As spring starts to roll around the country, people start thinking about spring cleaning. Yes, I know in some parts of the East and Southeast they just got hit with big snow storms, but trust me, spring like weather will soon be here. Usually spring cleaning includes cleaning floors, windows, cob webs, cleaning out closets and pantries. We even start cleaning up our yards and flower beds. We guys think about cleaning out the garage. But the area we overlook the most and should clean every five years or so is our DUCT WORK. We don't think about that because it is out of sight, out of mind. I am adding some pictures of some pretty bad duct work that is not all that uncommon.
I had my duct work cleaned a few weeks ago, and its only my wife and I that live in the house so I was quite surprised at how bad it was..
My advice is to get this done by a professional heating and cooling company or a company that specializes in duct work cleaning. The most thorough cleaning is called 'negative air' cleaning. It will vacuum and brush out everything thats not suppose to be in your duct work. Trust me, you do not want to be breathing air that has blown across that filth. Dirty ducts contain, microbes, dust mites, pet dander and just plain old dirt. Don't forget to have your clothes dryer vent cleaned. It is reported that about 3000 fires a year in the U.S.A are from clogged dryer vents. If you or your family suffer from allergies you know the importance of a clean home and the effort it takes to keep it clean. So be sure to include duct cleaning in your spring cleaning and enjoy the fresh air. This blog from @comfortguyjerry. For more information check our website at www.greensheating.com.

Monday, May 13, 2013

Tips For Saving Energy This Summer


     Summer has arrived it seems, in the Treasure Valley of Idaho. For we folks living in the Boise area, that generally means hot temps. and our energy bill will soon be on the rise. But, with a little preparation, we can reduce our energy bill substantially. I have three things you can do to get started. Now, some of these ideas are not "tre' chic", but, are you interested in saving money, or being fashion forward?
     The easiest, and cheapest, way  to save energy is by covering your windows. When the sun is hitting your windows in the morning or in the afternoon, close the blinds and curtains to block the sun from heating up your home. Light means heat. So, when the sun hits those windows it provides passive solar heat. If you are really wanting to save money and energy, you can take cardboard and cut it out to fit your window. You can cover one side with aluminum foil using glue, staples, etc. This will not only block the sun, but the foil will reflect it back away from your house. This is especially effective on windows that don't have a view to enjoy, or rooms that are seldom used, like guest rooms, and bonus rooms. I know, it's a bit 'red neck', but hey, comfortguyjerry is trying to save you money!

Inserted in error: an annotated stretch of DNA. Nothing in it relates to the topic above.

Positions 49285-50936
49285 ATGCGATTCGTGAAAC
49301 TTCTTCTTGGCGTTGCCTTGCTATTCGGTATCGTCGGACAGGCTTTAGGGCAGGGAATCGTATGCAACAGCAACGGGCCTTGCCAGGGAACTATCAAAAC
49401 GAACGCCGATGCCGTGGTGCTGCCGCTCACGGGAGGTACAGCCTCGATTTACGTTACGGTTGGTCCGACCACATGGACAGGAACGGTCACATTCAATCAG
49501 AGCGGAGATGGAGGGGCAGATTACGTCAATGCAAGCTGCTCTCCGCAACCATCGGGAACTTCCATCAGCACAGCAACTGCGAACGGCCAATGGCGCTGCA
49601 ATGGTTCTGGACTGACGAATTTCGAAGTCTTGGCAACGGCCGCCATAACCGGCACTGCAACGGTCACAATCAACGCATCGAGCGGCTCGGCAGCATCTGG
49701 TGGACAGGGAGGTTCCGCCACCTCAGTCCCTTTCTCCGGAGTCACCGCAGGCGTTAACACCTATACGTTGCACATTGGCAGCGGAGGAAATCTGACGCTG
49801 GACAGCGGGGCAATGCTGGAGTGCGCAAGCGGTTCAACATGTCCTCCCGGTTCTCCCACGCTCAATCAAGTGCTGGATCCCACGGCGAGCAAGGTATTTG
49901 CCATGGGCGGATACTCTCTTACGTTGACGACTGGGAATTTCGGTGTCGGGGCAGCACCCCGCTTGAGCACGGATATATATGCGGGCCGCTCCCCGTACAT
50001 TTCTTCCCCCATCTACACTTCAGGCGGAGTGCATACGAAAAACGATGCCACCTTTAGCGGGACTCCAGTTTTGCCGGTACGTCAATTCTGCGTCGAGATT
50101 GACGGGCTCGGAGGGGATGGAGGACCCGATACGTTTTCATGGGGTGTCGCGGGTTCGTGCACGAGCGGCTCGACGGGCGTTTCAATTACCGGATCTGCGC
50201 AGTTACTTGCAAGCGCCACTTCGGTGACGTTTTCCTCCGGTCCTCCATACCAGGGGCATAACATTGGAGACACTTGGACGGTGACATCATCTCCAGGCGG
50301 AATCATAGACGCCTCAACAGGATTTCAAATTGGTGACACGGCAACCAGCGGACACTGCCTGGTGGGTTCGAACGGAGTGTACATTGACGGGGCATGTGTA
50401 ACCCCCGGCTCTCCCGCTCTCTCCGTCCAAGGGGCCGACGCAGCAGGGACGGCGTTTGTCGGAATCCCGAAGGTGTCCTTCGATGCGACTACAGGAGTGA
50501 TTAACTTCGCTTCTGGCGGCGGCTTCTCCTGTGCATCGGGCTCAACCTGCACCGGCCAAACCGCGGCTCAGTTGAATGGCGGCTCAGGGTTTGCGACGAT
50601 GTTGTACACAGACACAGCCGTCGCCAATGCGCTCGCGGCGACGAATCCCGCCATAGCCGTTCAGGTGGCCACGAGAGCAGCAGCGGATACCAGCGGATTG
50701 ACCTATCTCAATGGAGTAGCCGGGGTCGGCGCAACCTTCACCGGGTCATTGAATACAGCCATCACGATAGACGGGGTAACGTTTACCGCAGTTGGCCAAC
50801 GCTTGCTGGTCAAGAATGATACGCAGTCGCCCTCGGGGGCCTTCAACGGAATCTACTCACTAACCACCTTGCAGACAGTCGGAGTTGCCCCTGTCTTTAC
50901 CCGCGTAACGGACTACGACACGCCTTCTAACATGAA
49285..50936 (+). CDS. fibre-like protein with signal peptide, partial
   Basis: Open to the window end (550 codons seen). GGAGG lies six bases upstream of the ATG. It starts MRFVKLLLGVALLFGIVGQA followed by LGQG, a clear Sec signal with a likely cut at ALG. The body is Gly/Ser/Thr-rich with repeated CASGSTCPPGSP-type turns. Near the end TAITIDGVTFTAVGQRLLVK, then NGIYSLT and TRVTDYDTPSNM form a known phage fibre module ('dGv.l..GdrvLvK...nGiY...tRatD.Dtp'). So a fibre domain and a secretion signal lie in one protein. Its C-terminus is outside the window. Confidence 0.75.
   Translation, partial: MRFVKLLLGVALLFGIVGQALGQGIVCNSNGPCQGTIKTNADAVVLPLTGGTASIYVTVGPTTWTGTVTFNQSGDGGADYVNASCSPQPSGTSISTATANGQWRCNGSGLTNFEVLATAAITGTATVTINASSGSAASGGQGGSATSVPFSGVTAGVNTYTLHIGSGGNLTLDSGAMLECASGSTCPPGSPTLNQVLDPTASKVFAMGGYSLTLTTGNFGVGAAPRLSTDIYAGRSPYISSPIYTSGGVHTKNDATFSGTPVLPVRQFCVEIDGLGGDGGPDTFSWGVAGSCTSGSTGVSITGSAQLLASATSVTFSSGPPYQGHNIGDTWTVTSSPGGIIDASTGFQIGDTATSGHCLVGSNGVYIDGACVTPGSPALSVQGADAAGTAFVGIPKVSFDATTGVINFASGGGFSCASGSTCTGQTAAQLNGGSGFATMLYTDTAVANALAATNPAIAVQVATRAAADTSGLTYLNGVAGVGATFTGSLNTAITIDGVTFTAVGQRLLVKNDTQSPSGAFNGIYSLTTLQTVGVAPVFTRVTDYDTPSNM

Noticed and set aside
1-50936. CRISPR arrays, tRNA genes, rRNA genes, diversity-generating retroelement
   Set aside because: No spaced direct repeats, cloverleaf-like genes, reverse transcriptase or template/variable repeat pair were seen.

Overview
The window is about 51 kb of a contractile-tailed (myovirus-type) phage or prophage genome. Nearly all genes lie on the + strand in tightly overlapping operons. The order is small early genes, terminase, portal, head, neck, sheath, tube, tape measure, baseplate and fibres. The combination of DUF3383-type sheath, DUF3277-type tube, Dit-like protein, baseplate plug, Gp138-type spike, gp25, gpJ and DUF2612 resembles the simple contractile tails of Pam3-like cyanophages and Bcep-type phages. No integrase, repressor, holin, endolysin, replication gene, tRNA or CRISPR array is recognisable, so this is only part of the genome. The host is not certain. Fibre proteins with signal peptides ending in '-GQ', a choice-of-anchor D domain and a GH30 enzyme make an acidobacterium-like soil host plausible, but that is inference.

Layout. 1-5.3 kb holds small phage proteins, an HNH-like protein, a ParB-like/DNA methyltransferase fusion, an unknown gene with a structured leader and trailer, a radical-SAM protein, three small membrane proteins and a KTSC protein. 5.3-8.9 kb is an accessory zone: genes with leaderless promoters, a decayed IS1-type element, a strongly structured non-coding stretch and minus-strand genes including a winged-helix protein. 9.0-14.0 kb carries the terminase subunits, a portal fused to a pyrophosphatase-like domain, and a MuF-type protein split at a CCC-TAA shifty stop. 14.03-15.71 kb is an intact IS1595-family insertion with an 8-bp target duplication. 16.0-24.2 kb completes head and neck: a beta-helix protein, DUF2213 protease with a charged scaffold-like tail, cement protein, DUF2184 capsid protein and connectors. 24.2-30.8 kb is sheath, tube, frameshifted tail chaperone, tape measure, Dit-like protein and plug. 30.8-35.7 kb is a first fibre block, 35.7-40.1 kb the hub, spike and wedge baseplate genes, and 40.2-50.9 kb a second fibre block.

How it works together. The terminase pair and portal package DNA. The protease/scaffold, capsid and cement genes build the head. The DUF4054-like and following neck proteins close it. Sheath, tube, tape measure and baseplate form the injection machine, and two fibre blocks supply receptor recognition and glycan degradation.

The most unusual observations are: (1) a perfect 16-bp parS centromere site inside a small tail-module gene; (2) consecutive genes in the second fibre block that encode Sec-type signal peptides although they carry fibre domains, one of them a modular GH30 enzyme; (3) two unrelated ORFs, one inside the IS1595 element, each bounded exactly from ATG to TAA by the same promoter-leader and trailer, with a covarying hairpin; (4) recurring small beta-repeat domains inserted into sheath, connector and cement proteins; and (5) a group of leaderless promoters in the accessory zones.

The next tip is ceiling fans. They are a cheap way of keeping your house cool. Overall, they are pretty cost effective, but you have to remember to change the spin rotation direction. In summer the fan should turn clockwise, and in the winter, counter clockwise. If you need to purchase a ceiling fan, don't waste your money on a low end cheap model. They are usually nosier then high end fans. The last thing you need in the bedroom. Do your home work before you buy. I have a vaulted ceiling in my home, and the fan we have in the living area has been running nearly 24/7 for 14 years. I have it set on medium speed, so it moves the air without feeling drafty.
     The last tip is all about caulking and weather stripping. There are so many places, hundreds of them, where warm air can seep into your home through windows that are not caulked, and doors that have no weather stripping. Here is a test for your door weather stripping. Fold a sheet of copy paper in half and go outside of your front door, close the door, and try to slide the paper through the door between the jam, and the door itself. See how easy or difficult it is to slide the paper through the door.
     Time spent now summer proofing your home will save you money, plus reduce the amount of energy use, and will be kinder to the planet. For more information check our website at www.greensheating.com.

Thursday, May 2, 2013

The Most Important Day In The Life of Your HVAC System

     The single most important day in the life of your furnace or air conditioner, is the DAY IT'S INSTALLED. That may seem to you like a strange statement. My blog today is designed to explain why that is true. Simply stated, you can purchase the most expensive, highest efficiency, top rated brand, and, if it is not installed correctly, then you will not get the service, or efficiency that you shelled out your hard earned money for.